Navigation Links
Future obesity may be predicted at 3.5 years of age
Date:11/13/2011

Researchers can predict which children are most likely to become obese by examining their mothers' behaviour around their birth, according to a recent University of Montreal study published in the Archives of Pediatric and Adolescent Medicine. "Although behaviour is extremely hard to change and is also influenced by a complex tangle of influencing factors in the environment, I hope these findings will help improve the social and medical services we offer to mothers and infants," said lead author Laura Pryor, a PhD candidate at the university's Department of Social and Preventive Medicine. The findings come as the province of Quebec, like other societies, grapples with a surge in childhood obesity over the last generation.

Pryor and the study team, led by Sylvana Ct, analyzed data drawn from the Quebec Longitudinal Study of Child Development that ran from 1998 to 2006. Quebec is fortunate in that it is able to offer scientists this kind of data, enabling them to look at how a situation evolves over time. Scientists studying this kind of phenomena in other areas must often rely on cross-sectional studies that are based on data collected at a specific time for a specific purpose. The team focused on 1,957 children whose height and weight measurements had been taken yearly, from the age of five months to eight years old, and recorded in a database. This information enabled the team to look at the development of the children's body mass index (BMI). BMI is calculated as weight in kilograms divided by height in meters squared. The researchers identified three trajectory groups: children with low but stable BMI, children with moderate BMI, and children whose BMI was elevated and rising, called high-rising BMI.

"We discovered the trajectories of all three groups were similar until the children were about two and a half," Pryor said. "Around that point the BMIs of the high-rising group of children began to take off. By the time these children moved into middle childhood, more than 50 per cent of them were obese according to international criteria." Researchers found two factors that may explain this: the mothers' weight around the time they gave birth and whether the mothers smoked. A child with a mother who was overweight or who smoked during pregnancy was significantly more likely to be in the high-rising group. These two factors were found to be much more important than the other criteria that were studied, such as the child's birth weight.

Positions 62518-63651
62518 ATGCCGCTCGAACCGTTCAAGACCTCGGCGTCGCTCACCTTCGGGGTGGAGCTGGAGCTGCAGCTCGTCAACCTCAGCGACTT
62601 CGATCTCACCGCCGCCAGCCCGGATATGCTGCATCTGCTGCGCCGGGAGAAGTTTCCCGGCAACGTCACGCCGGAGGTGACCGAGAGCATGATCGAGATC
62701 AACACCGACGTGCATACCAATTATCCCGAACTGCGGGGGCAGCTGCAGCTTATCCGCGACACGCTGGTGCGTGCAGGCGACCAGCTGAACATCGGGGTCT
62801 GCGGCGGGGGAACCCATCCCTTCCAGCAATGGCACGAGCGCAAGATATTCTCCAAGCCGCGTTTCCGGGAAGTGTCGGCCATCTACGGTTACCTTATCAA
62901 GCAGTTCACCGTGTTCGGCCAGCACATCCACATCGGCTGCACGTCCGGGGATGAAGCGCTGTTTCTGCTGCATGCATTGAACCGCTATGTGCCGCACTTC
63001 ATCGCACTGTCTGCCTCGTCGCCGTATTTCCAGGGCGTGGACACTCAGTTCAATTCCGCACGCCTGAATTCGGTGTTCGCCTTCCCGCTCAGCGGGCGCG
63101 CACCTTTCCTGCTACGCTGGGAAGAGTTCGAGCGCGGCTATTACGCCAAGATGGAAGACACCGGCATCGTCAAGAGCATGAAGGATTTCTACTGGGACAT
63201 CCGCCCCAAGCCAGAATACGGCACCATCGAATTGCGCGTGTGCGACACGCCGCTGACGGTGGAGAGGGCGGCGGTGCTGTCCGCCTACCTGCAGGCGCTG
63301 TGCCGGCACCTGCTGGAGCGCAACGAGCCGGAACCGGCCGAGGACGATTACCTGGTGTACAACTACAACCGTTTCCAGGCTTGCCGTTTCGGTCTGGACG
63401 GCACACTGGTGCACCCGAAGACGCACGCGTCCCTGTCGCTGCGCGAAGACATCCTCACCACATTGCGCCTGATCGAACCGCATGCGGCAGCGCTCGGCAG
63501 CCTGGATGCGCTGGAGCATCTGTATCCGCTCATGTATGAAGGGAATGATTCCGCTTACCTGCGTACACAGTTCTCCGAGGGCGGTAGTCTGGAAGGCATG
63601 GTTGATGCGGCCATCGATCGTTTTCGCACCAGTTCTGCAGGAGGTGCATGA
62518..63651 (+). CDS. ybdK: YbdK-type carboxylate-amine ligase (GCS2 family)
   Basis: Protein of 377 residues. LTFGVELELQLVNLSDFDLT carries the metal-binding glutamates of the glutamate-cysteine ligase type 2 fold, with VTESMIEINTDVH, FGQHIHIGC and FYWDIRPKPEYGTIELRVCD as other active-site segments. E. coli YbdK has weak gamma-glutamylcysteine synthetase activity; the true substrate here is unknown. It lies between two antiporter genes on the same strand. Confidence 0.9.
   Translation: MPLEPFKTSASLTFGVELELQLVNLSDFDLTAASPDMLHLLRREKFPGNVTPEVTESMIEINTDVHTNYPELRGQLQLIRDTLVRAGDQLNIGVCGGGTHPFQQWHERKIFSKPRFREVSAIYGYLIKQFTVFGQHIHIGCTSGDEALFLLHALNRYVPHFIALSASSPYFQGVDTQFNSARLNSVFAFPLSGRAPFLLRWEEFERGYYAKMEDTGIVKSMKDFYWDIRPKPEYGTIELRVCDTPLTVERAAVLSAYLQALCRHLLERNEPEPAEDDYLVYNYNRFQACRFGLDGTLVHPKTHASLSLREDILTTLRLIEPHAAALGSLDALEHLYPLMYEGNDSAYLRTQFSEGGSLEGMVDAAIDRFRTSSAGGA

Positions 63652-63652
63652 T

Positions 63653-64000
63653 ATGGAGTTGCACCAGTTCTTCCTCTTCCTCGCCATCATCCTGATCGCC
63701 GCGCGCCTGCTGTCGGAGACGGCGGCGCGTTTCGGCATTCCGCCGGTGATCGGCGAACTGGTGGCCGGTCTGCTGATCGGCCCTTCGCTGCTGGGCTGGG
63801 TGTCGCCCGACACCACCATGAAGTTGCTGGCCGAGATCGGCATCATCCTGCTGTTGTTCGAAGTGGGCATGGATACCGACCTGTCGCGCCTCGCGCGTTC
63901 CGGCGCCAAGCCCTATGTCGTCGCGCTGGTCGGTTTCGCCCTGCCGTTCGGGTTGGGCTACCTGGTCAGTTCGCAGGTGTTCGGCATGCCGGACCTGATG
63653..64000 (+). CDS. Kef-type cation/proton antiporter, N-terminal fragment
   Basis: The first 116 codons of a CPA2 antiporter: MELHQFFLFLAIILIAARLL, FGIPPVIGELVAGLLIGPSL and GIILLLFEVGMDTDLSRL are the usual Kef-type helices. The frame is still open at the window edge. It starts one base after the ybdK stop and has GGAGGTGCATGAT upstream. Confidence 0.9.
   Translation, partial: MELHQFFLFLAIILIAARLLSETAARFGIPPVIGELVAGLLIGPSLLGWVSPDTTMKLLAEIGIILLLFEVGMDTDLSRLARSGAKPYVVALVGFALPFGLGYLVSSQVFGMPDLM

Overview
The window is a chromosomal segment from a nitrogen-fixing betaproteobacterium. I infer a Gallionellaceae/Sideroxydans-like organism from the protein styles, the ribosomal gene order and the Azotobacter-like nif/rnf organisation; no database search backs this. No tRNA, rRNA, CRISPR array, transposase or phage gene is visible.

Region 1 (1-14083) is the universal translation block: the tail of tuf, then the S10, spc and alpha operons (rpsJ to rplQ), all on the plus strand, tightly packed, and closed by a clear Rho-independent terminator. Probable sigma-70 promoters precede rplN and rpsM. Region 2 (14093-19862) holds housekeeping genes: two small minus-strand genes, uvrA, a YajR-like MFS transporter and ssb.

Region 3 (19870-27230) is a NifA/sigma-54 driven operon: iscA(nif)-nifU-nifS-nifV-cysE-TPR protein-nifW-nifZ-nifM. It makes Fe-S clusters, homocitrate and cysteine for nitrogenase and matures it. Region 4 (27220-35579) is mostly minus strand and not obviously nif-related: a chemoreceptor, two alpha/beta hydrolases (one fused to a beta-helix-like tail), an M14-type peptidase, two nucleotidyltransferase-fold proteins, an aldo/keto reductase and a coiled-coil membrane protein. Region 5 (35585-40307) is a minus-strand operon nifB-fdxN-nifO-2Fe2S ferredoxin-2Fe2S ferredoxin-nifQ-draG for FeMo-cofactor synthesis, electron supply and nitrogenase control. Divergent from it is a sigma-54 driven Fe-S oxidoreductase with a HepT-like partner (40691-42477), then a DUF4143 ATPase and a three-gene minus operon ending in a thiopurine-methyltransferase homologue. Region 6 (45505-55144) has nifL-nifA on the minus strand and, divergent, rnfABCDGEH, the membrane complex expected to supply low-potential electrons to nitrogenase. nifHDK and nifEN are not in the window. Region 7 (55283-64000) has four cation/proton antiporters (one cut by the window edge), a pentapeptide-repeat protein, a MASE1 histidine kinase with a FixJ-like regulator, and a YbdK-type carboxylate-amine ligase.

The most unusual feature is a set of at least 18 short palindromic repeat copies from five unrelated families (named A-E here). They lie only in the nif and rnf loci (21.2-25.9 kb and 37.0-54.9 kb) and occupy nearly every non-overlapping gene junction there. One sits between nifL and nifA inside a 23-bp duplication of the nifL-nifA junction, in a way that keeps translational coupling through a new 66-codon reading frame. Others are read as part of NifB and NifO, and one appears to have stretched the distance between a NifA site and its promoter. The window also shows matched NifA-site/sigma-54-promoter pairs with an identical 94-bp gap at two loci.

The risk factors identified here represent increased probabilities of becoming overweight, not direct causes. More research will be required to determine how these early-life factors and others are correlated with childhood obesity. "Our research adds to the growing evidence that the perinatal environment has an important influence on later obesity," Pryor said. "This points to the need for early interventions with at-risk families in order to prevent the development of childhood weight problems and the intergenerational transmission of ill health. I would like to conduct further studies to find out what happens to these kids once they reach adolescence, and I hope that my research will help in the development of strategies to combat this serious public health issue."